Europe Stumbles Toward a Tighter Union
Starting in the 1950s, Europe’s leaders edged closer. First came the European coal and steel cartel. Then the Common Market. Then the European Union, which now includes 27 states. Then the disappearance of many border controls inside the EU. Finally, the euro. Each step of the way the nations of Europe gave up a little more sovereignty, deferring to EU officials in Brussels on regulatory issues, honoring the rulings of the top EU court, and—with some exceptions such as Britain—yielding the power to set interest rates to the European Central Bank.
One thing no one surrendered: power over the national budget. Fiscal union, where a central authority has final say over each country’s spending and taxing, was never a possibility. Politically at least, it was a move too far: To control the budget was to control the nation itself.
Now the idea is being debated like never before. The desperate rescue attempts launched in Europe in the last two years mark a step toward fiscal union, though Germany, the EU’s most important member, still opposes it. That opposition means that true fiscal union “is really, really still a long way off,” says Fabio Fois, an economist at Barclays Capital in London. Still, the Europeans seem to be headed in that direction.
Why? First, with the ECB buying Italian and Spanish bonds to stop the Greek contagion from spreading, the central bank and its president, Jean-Claude Trichet, are becoming de facto financial masters of the states they are rescuing: If Italy backslides on reforms, the ECB can stop buying its government securities and abandon it to the market wolves.
So far the ECB’s buying binge has lowered yields on Spanish and Italian bonds by more than a point. “It’s not perfect, but this is sustainable,” says Steven Major, global head of fixed income research at HSBC. “The longer-term solution involves some kind of fiscal union, and we need time to get to that.” The Royal Bank of Scotland Group estimates that purchases of Italian and Spanish debt by the ECB and the EU’s bailout fund may eventually reach €850 billion ($1.2 trillion).
The European Financial Stability Facility, which the EU set up last year to prevent the Greek crisis from spreading, should soon be doing the bond buying the ECB has launched. The EFSF is getting expanded powers from euro zone members to buy all euro region bonds so that it can aid member states before a full-blown bailout is needed. Acting through the fund, the EU can impose austerity measures on euro zone states that eventually need help. Such authority resembles the power that a finance ministry of Europe would have.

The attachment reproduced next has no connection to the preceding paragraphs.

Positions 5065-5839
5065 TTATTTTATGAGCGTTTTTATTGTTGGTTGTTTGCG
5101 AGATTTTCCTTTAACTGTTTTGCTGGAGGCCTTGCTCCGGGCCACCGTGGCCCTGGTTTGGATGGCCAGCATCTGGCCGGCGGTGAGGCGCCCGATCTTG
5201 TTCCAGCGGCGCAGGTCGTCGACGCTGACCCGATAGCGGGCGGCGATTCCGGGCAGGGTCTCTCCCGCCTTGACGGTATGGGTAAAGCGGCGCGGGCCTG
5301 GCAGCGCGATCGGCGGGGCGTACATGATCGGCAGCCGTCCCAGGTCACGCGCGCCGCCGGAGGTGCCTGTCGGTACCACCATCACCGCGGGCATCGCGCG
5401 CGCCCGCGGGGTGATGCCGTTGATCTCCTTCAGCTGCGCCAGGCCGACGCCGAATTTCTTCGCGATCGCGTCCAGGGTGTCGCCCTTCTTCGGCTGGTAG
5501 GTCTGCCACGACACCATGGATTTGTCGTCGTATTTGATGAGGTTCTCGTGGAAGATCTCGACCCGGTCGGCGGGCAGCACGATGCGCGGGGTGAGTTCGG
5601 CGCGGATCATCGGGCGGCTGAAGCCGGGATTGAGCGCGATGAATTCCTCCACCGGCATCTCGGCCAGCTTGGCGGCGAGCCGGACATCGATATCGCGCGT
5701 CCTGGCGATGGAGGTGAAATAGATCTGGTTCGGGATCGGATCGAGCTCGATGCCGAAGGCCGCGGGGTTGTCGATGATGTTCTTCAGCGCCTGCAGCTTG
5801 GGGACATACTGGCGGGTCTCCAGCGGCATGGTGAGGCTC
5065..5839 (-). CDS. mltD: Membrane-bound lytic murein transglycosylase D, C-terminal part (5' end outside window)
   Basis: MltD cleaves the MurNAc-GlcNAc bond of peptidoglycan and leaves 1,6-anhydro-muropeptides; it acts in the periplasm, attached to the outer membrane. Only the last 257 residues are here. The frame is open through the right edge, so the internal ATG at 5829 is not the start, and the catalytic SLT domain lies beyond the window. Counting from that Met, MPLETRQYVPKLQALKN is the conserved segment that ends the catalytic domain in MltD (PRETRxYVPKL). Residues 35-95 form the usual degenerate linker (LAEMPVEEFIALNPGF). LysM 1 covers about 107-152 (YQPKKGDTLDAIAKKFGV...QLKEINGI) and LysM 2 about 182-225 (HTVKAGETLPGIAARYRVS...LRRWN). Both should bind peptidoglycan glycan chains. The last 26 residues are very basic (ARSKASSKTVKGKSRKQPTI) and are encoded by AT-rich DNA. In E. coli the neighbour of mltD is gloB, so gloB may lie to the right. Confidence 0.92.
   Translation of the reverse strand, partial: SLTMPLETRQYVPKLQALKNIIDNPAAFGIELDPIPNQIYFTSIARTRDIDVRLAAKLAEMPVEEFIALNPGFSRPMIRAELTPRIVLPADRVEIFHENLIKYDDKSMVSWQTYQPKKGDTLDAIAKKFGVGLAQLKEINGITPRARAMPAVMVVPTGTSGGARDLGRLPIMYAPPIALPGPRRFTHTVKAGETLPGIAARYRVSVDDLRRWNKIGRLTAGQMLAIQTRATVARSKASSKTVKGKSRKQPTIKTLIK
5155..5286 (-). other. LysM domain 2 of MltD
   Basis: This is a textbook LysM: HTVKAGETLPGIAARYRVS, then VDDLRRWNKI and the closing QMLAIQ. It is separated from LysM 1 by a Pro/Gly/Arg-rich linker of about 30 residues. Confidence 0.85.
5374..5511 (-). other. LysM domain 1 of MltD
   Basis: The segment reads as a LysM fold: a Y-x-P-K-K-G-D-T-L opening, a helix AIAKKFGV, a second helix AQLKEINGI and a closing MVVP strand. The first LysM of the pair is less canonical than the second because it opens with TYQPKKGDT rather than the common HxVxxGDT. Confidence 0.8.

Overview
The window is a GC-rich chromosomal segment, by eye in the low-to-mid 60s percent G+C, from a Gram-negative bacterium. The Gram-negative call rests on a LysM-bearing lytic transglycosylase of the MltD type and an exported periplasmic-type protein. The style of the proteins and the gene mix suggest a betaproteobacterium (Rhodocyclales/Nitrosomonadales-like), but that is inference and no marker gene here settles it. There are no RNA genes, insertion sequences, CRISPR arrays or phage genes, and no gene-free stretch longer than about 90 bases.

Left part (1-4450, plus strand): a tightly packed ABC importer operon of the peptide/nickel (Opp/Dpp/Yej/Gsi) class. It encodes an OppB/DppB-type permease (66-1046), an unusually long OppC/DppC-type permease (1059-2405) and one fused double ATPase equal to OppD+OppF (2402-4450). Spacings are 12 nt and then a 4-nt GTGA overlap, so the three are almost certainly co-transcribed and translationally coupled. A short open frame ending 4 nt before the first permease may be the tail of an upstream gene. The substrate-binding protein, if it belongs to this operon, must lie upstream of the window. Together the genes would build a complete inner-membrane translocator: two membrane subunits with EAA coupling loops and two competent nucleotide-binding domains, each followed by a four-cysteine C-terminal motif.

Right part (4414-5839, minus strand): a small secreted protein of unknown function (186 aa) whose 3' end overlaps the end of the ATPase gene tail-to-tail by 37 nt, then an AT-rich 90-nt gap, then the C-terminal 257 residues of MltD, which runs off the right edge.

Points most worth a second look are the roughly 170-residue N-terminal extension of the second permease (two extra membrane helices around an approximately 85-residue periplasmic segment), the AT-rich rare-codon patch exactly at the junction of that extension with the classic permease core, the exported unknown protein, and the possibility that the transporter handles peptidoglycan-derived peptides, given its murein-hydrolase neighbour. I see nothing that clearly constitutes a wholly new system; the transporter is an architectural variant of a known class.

The other factor that brings fiscal union in Europe closer is the way the EFSF is financed. To raise money for its bailout efforts the fund must issue bonds guaranteed by all the member states of the euro zone. The first bond issue of the EFSF, in February, for €3.6 billion was a big success because of that guarantee. Two other offerings have done well, too.
This funding method could be a prototype of how a European fiscal union would operate. In addition to member states issuing their own bonds backed by their separate governments, Eurobonds would be issued with the backing of all the member countries. It would be harder for bond vigilantes to attack these bonds, backed by 17 countries, than the bonds of Greece or Italy alone.
Trichet, one of the architects of the Maastricht Treaty that established the euro, said in June that he favored a European finance ministry and veto powers for the EU over national budgets. “Would it be too bold, in the economic field, with a single market, a single currency, and a single central bank, to envisage a ministry of finance of the union?” he asked in a speech in Aachen, Germany.
For a number of officials, the answer is still yes. “This huge risk-pooling exercise will not come easily, and the risk of political fallout will be large,” Jacques Cailloux, chief European economist at RBS, wrote in a recent note.
The Germans, who have spent the most money bailing out their euro zone neighbors, are still leading the opposition. “We don’t need a fiscal union, and we should oppose it because that would mark a dissolution of responsibilities,” says Michael Meister, the finance spokesman for Chancellor Angela Merkel’s Christian Democrats. A Merkel coalition ally, the Christian Social Union, “will not support this,” Horst Seehofer, chairman of the party, said on Aug. 7. The plan “can’t seriously be desired by anyone.”
The situation in Italy also reveals a wish to preserve fiscal independence. The government in Rome has ceded power to financial markets and officials in “Brussels, Frankfurt, Berlin, London, and New York,” former EU Competition Commissioner Mario Monti wrote in an editorial in Milan’s Corriere della Sera newspaper on Aug. 7. The result is a “political downgrading” for Italy that will damage potential economic growth, Monti wrote. Yet the drubbing Italy has taken for its weak finances has inflicted a lot of damage, too.